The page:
LOGAN, W.Va. — The widows of two men killed in a 2006 coal mine fire in West Virginia have settled a wrongful-death lawsuit against Massey Energy Co., attorneys for both sides announced Monday.
Details of the settlement, which came four days into a civil trial, weren't released.
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The widows of Don I. Bragg, 33, and Ellery Elvis Hatfield, 47, sued the Virginia-based company, high-profile Chief Executive Don Blankenship and two subsidiaries. Bragg and Hatfield died after getting lost in thick smoke from a conveyer belt fire at the Aracoma Alma No. 1 Mine in Logan County in January 2006.
The lawsuit claimed the defendants knew or should have known that a series of problems at the mine, including a missing air control wall, could kill miners by allowing smoke to fill escape routes. It also claimed Blankenship was personally liable because he had strict control over activities at the mine in Logan County, which is in the southern part of the state.
During the trial, defense lawyers conceded mistakes but told jurors their clients weren't so uncaring that they intended for Bragg and Hatfield to be seriously injured or killed.
"The widows are gratified to have this ordeal behind them and look forward to finding some peace," said their attorney, Bruce Stanley.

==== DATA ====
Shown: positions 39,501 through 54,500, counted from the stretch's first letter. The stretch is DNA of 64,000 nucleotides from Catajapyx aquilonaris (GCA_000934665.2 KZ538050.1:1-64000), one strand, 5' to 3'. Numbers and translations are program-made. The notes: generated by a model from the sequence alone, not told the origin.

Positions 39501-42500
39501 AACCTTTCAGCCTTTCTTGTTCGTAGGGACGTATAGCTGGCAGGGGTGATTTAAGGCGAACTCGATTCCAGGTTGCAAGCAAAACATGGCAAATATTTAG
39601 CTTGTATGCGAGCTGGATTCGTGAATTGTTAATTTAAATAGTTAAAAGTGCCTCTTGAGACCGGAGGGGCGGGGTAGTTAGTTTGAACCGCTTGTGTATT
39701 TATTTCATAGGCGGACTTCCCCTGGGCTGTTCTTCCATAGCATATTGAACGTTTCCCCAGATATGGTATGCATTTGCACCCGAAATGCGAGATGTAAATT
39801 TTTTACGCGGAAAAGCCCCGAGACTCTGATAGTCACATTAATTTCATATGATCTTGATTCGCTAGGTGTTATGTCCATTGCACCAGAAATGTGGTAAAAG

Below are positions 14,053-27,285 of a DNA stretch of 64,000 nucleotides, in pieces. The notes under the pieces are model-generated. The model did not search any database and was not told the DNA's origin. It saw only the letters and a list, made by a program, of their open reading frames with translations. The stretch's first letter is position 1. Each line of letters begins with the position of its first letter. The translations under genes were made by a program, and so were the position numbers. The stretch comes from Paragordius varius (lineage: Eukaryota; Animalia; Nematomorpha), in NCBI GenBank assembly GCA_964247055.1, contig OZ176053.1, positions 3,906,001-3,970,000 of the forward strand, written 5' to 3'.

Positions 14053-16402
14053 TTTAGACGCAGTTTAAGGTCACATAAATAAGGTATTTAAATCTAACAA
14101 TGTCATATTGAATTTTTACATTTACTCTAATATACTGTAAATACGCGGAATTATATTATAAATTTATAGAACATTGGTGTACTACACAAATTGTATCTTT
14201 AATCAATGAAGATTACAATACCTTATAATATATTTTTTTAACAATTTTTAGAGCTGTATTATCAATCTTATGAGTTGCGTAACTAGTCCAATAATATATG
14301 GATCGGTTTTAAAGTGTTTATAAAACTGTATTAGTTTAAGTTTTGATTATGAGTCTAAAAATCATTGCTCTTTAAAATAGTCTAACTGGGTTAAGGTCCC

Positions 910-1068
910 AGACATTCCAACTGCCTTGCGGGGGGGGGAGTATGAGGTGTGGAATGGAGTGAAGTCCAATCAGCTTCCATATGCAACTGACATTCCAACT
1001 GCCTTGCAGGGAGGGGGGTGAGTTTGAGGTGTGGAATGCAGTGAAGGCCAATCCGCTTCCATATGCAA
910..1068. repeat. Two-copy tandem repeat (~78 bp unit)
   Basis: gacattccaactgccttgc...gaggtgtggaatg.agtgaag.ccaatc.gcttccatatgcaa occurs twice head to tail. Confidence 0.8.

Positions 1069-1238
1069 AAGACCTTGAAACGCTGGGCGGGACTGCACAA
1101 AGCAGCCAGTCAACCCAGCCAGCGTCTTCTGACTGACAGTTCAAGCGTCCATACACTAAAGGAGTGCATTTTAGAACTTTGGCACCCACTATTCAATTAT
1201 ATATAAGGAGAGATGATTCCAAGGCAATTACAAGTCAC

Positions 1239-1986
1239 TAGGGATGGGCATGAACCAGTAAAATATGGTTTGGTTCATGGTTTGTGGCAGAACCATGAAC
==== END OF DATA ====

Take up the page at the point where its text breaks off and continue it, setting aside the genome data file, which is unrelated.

The widows left the courtroom without commenting and later declined an interview request. They still have about $30 million in wrongful death claims pending with the federal Mine Safety and Health Administration.
Blankenship's attorney said all parties were satisfied with the agreement.
Massey said in a statement that employees continue to grieve the miners' deaths. "Our thoughts and prayers remain with their families," the statement said.
Massey, the nation's fourth-largest coal company by revenue, operates mining complexes in West Virginia, Kentucky and Virginia and owns coal reserves in Pennsylvania.
The parties settled midway through Blankenship's videotaped deposition that showed how involved he was at Aracoma. He testified about approving hiring decisions, paying for contractors and the mechanics of the conveyer belt, which he thought had been repaired just hours before the fire.
The fire occurred 17 days after 12 miners died following an explosion at the Sago Mine in northern West Virginia. Both accidents helped persuade Congress and West Virginia lawmakers to pass sweeping mine safety legislation that requires mines to stock extra emergency air supplies and lifelines designed to lead trapped miners to safety, among other things.
Massey still faces a lawsuit from several fire survivors and an investigation by the U.S. Attorney's office.
The company is challenging $1.5 million in fines issued by MSHA for 25 violations that agency investigators said contributed to the fire and the deaths.
MSHA and state investigators pinpointed a conveyor belt as the source of the fire and concluded that missing airflow walls and faulty firefighting equipment were key factors in the deaths.